“We wanted to know if it was possible to bypass the electronic lock without leaving any traces,” said Timo Hirvonen, senior security consultant at F-Secure, in a statement. it is. His colleague, Tomi Tuominen, F-Secure’s practice leader, said: “You can imagine what a malicious person can do with the ability to enter any hotel room and basically create a master key out of thin air.”
How is the vulnerability exploited? In theory, this is easy. First, the attacker needs an electronic key – RFID or magnetic strip – from the hotel or even the storeroom or garage. Then they need to buy portable programmers online for hundreds of pounds to cover it, creating a master key in minutes. However, F-Secure said that its custom software makes this special hack possible, and it will not be released (for obvious reasons).
After attacking Assa Abloy’s Vision Digital Locking System, F-Secure contacted the company about a year ago and worked together to develop software fixes available in February. Christophe Sut, Assa Abloy’s executive vice president and hotel director, said that Vision is a fairly old system – in fact, it was developed 20 years ago, which means that hackers are not amenable to its more recent versions. He said: “This is not a system we promote, or we build our technology, but the challenge we face is that we don’t know if these systems are still running.” The problem is, not all hotels will have fully upgraded their technology. , so it may still be vulnerable.
There is no evidence that this vulnerability has been used in the real world, but it is not surprising that hacker attacks on hotels. Although there is currently no detailed information on which hotel has installed Assa Abloy’s Vision security system, any attacks against the hotel may become targeted rather than indiscriminate.
Particularly disturbing is that such robbery is not easy to trace because there are no signs of breaking into the door. Tuominen said: “Once we have the master key, we can write it into a normal hotel key. The use of keys to access the room is much less suspicious than using a wire to connect the device to the lock.” The master key created is a perfectly normal legal way to open any door. We cannot say whether it is us or the legal owner. ”
Before you start panicking, it’s worth noting that F-Secure’s hacking attacks are difficult to duplicate, and cybercriminals may be more willing to turn their ideas into simpler thefts. “This is not a straightforward approach,” Sut said. “I would say this is an extreme technical achievement.” Assa Abloy said that it had never been hacked before – if it did, it would know it. “When hotels encounter security issues, they usually come to us,” he said.
In other words, there have been incidents where hackers attack other hotels’ digital locks. Last year, a clever robbery involving the hijacking of Onity’s room door lock revealed a story – the series of hackers thief took away merchandise with a value of $ 500,000 before being arrested. In early 2017, there was a case in which Romantik Seehotel Jägerwirt of Austria claimed that cybercriminals used ransomware to lock in the creation of a keycard system.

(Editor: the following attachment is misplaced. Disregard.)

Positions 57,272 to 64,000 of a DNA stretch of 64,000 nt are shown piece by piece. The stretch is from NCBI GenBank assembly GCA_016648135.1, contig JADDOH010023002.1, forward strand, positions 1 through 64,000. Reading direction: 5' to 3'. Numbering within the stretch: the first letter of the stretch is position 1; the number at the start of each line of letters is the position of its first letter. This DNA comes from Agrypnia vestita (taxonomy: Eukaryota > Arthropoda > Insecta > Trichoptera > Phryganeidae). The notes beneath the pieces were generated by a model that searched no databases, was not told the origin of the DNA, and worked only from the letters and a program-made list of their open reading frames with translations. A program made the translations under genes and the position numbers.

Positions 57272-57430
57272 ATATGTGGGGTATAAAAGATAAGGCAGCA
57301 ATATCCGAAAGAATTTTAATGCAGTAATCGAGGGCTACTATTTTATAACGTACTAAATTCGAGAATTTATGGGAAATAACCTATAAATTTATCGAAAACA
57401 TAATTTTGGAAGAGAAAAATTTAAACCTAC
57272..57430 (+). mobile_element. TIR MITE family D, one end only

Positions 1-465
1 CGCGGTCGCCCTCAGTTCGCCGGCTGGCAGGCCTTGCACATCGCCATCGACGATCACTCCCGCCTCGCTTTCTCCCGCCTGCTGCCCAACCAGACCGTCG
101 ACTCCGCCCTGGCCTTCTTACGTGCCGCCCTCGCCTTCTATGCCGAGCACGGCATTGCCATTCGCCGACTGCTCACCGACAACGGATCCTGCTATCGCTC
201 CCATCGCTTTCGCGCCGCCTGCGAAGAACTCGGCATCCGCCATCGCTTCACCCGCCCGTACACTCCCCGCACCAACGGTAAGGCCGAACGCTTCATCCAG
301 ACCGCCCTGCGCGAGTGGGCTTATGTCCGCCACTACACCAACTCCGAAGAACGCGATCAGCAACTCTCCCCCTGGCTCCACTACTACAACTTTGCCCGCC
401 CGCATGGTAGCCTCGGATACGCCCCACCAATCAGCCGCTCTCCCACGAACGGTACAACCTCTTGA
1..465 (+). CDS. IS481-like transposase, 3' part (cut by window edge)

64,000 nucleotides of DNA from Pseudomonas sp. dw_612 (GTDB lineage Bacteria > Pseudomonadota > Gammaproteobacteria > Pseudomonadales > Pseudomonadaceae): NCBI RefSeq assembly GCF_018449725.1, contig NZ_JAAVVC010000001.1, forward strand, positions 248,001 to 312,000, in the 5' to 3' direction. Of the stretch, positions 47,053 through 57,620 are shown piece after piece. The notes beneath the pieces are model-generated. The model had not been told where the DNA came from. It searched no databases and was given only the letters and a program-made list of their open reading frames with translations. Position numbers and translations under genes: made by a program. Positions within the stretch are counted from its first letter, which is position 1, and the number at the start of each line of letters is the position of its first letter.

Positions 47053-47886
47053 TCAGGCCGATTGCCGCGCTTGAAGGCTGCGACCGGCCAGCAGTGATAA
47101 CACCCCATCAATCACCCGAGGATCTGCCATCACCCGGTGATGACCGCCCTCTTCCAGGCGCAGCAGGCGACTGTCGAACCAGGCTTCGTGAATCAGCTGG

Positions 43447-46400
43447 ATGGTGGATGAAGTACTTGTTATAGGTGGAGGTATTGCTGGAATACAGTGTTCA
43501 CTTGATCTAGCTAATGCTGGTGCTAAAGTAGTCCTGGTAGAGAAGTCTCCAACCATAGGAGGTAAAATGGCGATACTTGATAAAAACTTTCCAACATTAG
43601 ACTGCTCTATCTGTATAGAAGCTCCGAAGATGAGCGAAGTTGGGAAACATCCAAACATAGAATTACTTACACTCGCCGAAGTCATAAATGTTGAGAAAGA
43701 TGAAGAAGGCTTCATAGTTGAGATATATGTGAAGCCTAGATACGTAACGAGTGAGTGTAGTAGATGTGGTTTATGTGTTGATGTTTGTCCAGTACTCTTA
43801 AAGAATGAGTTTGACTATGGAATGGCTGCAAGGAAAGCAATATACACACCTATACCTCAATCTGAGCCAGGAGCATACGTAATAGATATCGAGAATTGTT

Although cybercrime is relatively new to hotels, digital keys will soon be lost. “Digital locks are generally safer and harder than hard keys,” says Stefan Vito Hiller, a security expert at Sky Touch Global, a hotel consulting company. “Electronic locks have the benefit of recording actions.” “
However, improvements can still be made. Although biometric locks – where guests use facial recognition or fingerprints to enter their rooms – are not likely to be discovered soon (people are overly stressed about their personal data being abused), cloud-based security systems can be monitored and updated in real time , time may be the next step.
At the same time, using your smart phone to unlock doors, for example, is now available at several Hilton and Marriott hotels, which is an upgrade to a one-time plastic card. Sut said they provide a very high level of security.
In a matter of minutes a hacker with the right knowledge could spoof their way into almost any hotel room in the world By Jenny Southan After “several thousand hours of work”, F-Secure researchers created a master key that could be used to gain entry to any room in hotels using VingCard digital lock technology. The firm says the master key – which specifically worked on the Assa Abloy Vision system – could be generated from any ordinary electric keycard, even ones long expired or discarded. “We wanted to find out if it’s possible to bypass the electronic lock without leaving a trace,” said Timo Hirvonen, senior security consultant at F-Secure, in a statement. It was. His colleague, Tomi Tuominen, practice leader at F-Secure, says: “You can imagine what a malicious person could do with the power to enter any hotel room, with a master key created basically out of thin air.” By Victoria Turk After hacking Assa Abloy’s Vision digital lock system, F-Secure contacted the company about a year ago and then worked together to develop software fixes that became available in February. Christophe Sut, executive vice president and head of hospitality at Assa Abloy, says that Vision is a specific system that is fairly old – in fact, it was developed 20 years ago, which means the hack doesn’t apply to it’s more up-to-date versions. Engaging post, Read More…
thumbnail courtesy of wired.co.uk
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